Reports this week are indicating that the mastermind who snagged the digits off of about 100 million credit cards from Target at the end of December turned out to be a 17-year-old kid from Russia. That’s right…..17-YEARS-OLD!!! I was running VHS’s at Family Video when I was seventeen. He’s taking down global retail juggernauts like Target and Neiman Marcus.
Does that bother you? Your financial security is that fragile – any kid with a Wi-Fi connection on the other side of the planet could potentially wipe you out.
If this all really bothers us, it was hard to tell when I was shopping at Target before Christmas. Several days after the news came out, it didn’t seem to be affecting their business too adversely, either because people seemingly didn’t think it was that serious OR people literally hate the crowded Wal-Mart parking lots THAT much. But I think it’s the former. I think we middle-class Americans just have a bulletproof sense about us – that we really don’t think anything too bad is coming our way. And when it inevitably does, we’ve got no idea what to do with it.
I remember reading an article once from a psychologist who was making the case that Americans process grief less successfully than most others around the world. He suggested that we simply don’t think we deserve grief. Furthermore, we believe that if pain and suffering comes, we believe we just need to tweak a couple of things – go on the right diet, read the right book, take the right pill, talk to the right expert – and it will all go away. In other words, Americans tend to think that vulnerability is purely optional.
With the 17-year-old cybercriminal, people are clamoring about why the right security system was not in place. Perhaps there should’ve been a better system. But there’s a flaw in that way of thinking. Any system that is designed can be compromised. In other words, with digital security, it’s simply a matter of coding. And if a human developed the code, there is absolutely nothing stopping another person from cracking that code. Your security is dependent on the ethics of another. This really is no different from several generations ago, when the security of your wealth was dependent on the ethics and skill of the one storing it in a locked room. You’re vulnerable. You’ve always been vulnerable. You’ll always be vulnerable.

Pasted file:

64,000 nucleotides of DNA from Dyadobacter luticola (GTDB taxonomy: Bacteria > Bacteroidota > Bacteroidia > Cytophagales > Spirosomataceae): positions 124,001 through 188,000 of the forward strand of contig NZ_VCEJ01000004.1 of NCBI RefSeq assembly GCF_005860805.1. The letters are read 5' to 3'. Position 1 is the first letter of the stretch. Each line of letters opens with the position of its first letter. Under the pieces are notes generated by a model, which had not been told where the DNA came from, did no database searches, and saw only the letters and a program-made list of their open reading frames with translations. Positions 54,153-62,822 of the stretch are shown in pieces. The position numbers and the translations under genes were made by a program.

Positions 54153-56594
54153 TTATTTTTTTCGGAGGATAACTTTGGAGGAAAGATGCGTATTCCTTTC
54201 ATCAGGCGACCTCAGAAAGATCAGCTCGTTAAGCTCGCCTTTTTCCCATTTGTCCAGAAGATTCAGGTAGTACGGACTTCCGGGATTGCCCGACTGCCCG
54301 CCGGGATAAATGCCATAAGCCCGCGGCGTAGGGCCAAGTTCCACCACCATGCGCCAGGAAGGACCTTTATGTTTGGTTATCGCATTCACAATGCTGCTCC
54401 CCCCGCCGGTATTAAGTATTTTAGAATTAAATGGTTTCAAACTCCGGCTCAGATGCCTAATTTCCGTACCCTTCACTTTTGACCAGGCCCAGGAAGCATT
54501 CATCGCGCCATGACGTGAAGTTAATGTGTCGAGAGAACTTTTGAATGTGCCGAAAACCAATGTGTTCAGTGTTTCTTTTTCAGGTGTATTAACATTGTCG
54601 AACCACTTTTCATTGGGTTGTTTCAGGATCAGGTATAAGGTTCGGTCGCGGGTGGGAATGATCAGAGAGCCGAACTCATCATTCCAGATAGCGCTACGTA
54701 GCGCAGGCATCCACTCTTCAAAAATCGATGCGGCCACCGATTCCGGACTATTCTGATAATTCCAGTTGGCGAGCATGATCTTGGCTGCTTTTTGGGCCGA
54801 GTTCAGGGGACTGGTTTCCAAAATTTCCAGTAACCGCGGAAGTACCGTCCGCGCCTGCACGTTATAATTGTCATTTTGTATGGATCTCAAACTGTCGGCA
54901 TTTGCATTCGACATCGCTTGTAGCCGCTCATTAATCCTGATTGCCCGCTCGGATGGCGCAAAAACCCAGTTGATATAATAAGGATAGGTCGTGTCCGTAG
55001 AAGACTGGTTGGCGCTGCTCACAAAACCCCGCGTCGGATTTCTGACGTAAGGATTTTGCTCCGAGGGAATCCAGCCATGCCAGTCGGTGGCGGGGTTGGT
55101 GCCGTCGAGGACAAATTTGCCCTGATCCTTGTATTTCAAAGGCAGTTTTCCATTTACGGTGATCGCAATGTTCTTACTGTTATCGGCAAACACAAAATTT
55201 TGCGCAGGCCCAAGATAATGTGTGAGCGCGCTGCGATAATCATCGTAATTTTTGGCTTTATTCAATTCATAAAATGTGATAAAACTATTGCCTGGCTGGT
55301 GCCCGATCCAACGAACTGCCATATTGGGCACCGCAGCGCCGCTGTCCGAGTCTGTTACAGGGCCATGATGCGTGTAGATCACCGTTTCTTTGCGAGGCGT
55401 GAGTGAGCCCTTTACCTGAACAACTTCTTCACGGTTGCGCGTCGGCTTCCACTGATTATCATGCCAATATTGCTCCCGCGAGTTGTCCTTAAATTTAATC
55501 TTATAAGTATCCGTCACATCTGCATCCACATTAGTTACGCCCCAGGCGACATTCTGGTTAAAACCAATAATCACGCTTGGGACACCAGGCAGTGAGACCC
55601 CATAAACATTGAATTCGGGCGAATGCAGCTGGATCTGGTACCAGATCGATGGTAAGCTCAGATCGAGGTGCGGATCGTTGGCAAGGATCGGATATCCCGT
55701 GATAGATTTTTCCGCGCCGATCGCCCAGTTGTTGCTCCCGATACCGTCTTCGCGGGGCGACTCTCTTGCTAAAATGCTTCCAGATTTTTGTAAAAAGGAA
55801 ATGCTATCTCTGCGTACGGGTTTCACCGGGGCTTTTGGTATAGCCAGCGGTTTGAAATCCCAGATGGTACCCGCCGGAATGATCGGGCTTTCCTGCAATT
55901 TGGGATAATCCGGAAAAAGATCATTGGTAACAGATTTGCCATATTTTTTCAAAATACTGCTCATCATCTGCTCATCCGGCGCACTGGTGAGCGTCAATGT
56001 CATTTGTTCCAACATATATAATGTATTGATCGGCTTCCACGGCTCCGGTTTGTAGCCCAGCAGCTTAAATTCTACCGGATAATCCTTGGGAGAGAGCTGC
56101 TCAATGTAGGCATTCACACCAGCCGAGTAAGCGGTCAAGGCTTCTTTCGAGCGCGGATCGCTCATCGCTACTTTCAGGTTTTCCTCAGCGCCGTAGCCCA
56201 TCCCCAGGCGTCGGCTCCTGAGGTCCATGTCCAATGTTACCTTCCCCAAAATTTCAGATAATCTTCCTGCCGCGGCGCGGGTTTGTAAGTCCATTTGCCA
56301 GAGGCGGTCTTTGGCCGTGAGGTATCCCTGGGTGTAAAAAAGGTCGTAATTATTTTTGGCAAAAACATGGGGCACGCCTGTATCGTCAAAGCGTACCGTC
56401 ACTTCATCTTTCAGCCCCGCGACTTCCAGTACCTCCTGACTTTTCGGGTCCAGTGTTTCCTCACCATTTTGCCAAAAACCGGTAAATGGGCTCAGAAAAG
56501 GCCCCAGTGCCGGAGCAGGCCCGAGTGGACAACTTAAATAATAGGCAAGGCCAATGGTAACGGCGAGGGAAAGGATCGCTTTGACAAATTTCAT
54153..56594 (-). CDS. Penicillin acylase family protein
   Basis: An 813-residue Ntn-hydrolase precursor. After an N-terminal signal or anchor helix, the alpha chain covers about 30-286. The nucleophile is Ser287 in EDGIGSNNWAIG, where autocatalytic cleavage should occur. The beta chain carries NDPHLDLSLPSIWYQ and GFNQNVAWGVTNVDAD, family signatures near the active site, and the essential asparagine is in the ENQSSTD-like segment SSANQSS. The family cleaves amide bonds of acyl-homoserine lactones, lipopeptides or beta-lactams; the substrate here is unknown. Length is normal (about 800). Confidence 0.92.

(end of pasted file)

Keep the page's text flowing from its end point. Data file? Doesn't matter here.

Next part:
And we’re not just talking about financial fragility here either. All you need is one microscopic germ to attack a cell on your body for you to get sick. If just one single cell in your body divides and starts growing uncontrollably, you can die of cancer. If just one person in their car is preoccupied with their cell phone, changing the radio station, hits a patch of ice, is daydreaming, falls asleep, has had too much to drink, or simply isn’t a great driver, you can die on your drive home from work. And if just one 17-year-old Russian kid knows something about malware coding, your life savings can be gone in an instant. And you can say, “Well I have insurance for that sort of thing.” Great. Do you honestly think that, if 100 million people had all of their money stolen, the insurance companies could cover it? No more than Fannie Mae or Freddie Mac could absorb 3 million home foreclosures. There’s nothing impossible about it.
Health, wealth, beauty, and all created things, life itself, can go at any moment. Anyone in touch with reality should possess a sense of vulnerability.
Playwright Tennessee Williams once famously stated,